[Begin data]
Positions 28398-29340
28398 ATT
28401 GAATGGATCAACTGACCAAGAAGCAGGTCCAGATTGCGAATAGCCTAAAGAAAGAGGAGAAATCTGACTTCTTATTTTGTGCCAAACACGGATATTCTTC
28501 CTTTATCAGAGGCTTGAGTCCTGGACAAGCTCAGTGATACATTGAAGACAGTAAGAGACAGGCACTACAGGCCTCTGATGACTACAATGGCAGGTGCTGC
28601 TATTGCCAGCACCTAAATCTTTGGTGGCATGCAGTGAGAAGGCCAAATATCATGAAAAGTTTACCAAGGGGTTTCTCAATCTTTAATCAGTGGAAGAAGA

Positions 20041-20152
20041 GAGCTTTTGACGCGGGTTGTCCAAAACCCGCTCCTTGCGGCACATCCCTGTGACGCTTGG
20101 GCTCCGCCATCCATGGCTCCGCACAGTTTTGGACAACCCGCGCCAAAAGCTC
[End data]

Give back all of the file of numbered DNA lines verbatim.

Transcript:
Positions 28398-29340
28398 ATT
28401 GAATGGATCAACTGACCAAGAAGCAGGTCCAGATTGCGAATAGCCTAAAGAAAGAGGAGAAATCTGACTTCTTATTTTGTGCCAAACACGGATATTCTTC
28501 CTTTATCAGAGGCTTGAGTCCTGGACAAGCTCAGTGATACATTGAAGACAGTAAGAGACAGGCACTACAGGCCTCTGATGACTACAATGGCAGGTGCTGC
28601 TATTGCCAGCACCTAAATCTTTGGTGGCATGCAGTGAGAAGGCCAAATATCATGAAAAGTTTACCAAGGGGTTTCTCAATCTTTAATCAGTGGAAGAAGA

Positions 20041-20152
20041 GAGCTTTTGACGCGGGTTGTCCAAAACCCGCTCCTTGCGGCACATCCCTGTGACGCTTGG
20101 GCTCCGCCATCCATGGCTCCGCACAGTTTTGGACAACCCGCGCCAAAAGCTC